I don’t know how happy she was—she was never very emotional, even when she was describing things that would make most people I know break down and cry—but I hope that she finds what she’s looking for in life, and I’ll think of her every time I hear the name “Trout Lake.”

A brief history of airports

Airports still remind me of Carolyn. I’m sure that won’t last—this is just the end of the most recent phase of my relationship to them and everything they represent—but of the dozens of times in the last three years that I’ve done the dance of checking in and taking my shoes off and grabbing a bite to eat on my way to the terminal, this is only the second trip for which she hasn’t been my invisible dance partner in one way or another, the end to my travels that I’d always wanted even in my younger days.

In college I used to look up from the quad at the planes flying overhead and daydream about freedom and one-way tickets, the romance and adventure that was waiting for me on the other side of the one-way tunnel of my academic career. Airports, then, were gateways to unexplored frontiers, to exotic locales waiting to be filtered through my senses and stripped of their exoticism and incorporated into the world of my lived experience. I longed, in college, for the discombobulating feeling of stepping off an airplane alone into an unfamiliar place—the leaving behind at Hobby and DFW and others of their kind of all the structures that defined my day-to-day life; the interstitial period of separation from the world of man altogether and the perspective that came from being confined like a terrestrial astronaut in a steel cage hurtling through the air 30,000 feet above the earth; and then the moment of disembarkation into New York or Honolulu or Beijing or Kathmandu, landing on foreign soil and going forth to claim it in my own name.

Eventually, though, I realized that the journey was what I was really looking for, not the destination, and that the interstice itself—the open road—was something that I was flying over instead of experiencing directly. After college my travel practice outgrew the air in favor of shipping lanes and trade winds and foreign highways and dirt roads, and airports for the first time became barriers that disconnected me from the world around me and separated me from what I loved. When I eventually left America to carve my own story out of the unblinking monolith of my future I did it on a cargo freighter, with no separation between me and God’s green earth, and my freedom was a tangible thing. When I had to fly from New Zealand to Australia and again from Mauritius to Durban—both times because I prioritized seeing people I was close to over the purity of the overland ethic—I regarded each one as a calculated skirmish with the enemy, a small but manageable defeat; and when I returned home prematurely from Cape Town the airport represented the end of my freedom, a return to responsibility and utility and the web of context I’d left behind. I would happily have given Cape Town to Fort Worth three more meandering and irresponsible years of my life, but as it happened it took only 24 quick, efficient hours.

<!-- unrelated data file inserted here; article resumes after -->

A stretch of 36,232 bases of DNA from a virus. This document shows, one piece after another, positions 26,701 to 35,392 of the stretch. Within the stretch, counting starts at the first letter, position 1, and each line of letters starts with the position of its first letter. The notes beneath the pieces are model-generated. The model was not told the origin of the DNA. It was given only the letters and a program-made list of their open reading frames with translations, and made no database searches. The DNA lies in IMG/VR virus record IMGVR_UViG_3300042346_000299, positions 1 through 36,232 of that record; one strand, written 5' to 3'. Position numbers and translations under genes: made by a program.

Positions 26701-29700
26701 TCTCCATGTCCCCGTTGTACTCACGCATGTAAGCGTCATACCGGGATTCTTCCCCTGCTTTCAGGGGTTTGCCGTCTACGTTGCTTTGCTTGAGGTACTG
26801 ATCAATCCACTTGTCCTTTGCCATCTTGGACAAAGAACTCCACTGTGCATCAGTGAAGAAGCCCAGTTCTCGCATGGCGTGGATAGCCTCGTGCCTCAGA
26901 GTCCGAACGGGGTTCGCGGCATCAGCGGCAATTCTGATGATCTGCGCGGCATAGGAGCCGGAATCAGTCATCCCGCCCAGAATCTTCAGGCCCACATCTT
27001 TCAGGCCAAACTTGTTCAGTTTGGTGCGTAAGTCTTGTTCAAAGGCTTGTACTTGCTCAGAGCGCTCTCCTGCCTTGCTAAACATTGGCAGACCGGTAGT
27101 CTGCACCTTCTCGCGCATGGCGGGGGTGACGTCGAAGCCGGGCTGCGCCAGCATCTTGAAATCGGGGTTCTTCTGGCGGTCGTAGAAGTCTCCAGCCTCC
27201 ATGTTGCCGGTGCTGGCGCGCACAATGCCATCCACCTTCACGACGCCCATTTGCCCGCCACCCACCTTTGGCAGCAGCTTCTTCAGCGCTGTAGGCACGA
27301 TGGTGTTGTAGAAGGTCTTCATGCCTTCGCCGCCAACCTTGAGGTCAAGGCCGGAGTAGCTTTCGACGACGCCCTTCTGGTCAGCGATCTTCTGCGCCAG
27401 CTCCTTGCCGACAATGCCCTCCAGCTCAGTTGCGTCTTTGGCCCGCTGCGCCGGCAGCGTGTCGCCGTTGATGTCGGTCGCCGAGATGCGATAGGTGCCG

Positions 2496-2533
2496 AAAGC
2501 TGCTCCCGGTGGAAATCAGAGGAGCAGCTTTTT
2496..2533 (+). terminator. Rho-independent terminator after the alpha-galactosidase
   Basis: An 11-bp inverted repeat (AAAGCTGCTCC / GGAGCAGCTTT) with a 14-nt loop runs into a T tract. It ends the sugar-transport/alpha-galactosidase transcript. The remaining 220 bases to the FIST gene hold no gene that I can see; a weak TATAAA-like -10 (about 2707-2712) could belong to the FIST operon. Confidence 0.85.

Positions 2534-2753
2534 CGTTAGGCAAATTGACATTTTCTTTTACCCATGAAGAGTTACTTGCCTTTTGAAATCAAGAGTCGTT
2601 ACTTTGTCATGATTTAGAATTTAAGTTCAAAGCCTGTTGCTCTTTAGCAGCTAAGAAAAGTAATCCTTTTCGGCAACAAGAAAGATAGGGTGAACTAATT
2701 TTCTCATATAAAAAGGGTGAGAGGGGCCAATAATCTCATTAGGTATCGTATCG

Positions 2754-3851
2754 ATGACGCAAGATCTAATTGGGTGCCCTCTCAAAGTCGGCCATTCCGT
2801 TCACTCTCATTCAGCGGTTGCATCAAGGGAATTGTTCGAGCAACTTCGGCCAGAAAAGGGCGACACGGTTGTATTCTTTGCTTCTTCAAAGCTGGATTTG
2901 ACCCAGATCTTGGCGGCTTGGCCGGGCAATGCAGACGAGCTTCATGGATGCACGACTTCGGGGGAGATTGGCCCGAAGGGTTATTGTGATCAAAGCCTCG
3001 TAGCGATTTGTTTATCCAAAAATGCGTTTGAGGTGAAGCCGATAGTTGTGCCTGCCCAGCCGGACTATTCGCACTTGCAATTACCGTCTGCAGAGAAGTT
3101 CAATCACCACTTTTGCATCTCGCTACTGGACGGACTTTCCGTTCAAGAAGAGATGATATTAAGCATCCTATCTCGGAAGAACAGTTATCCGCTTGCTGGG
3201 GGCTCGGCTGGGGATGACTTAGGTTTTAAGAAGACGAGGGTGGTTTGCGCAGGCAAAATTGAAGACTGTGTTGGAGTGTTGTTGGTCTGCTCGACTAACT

The second time that I flew back to Fort Worth from Cape Town, almost exactly a year later, marked the end of the great foreign overland adventures of my twenties. Airports became associated with vacation time and temporary escapes from work after that, part of a system that made the world smaller and more accessible—precisely what I’d established myself in opposition to during my travelling days—and they stayed that way until I started dating Carolyn.

If air travel once represented a barrier between me and the part of my life that held the greatest meaning, with Carolyn that barrier changed into a doorway. Our relationship was the most important thing in my life, and without a smaller, more accessible world it wouldn’t have been possible. When we started dating she lived in D.C. and I lived in Seattle, so SeaTac, Reagan, and later O’Hare (after she started grad school in Chicago) formed the boundaries of our time together. They, and a few other airports, were where we said our hellos and goodbyes, where our long weekends and vacations and summers began and ended, and so I came to associate them with some of the strongest emotions of our relationship: reunion and separation, holding her in my arms for the first time after not seeing each other for a month or more and not wanting to let her go when it was time to say goodbye. Our time together was more sacred to me than my travels ever had been, and the happiness that came from our relationship was more sustained; when I looked up at airplanes I thought about Carolyn and smiled, and I counted the days until we would outgrow airports ourselves. As it turned out, we never did.

The last time that I saw her was at SeaTac, one day before my 33rd birthday, on a Sunday afternoon at the end of a weekend getaway to the Olympic peninsula. She broke up with me in a parking lot down the road from the airport, then changed her mind just before I dropped her off, and then ended it for good when I called her that Friday evening after work.

That was 3 ½ months ago—the next day I flew down to San Francisco and spent a week driving the coast in a convertible, and I hadn’t been in an airport again since I came back from that trip until a few days ago, when I started this post at the gate at SeaTac on my way down here to Texas for a cousin’s wedding. The association between Carolyn and flying is already fading—I’ve spent a lot of time in Seattle intentionally reclaiming the parts of the city that we shared, filling them with new memories, and this is no different—but the real test will be O’Hare.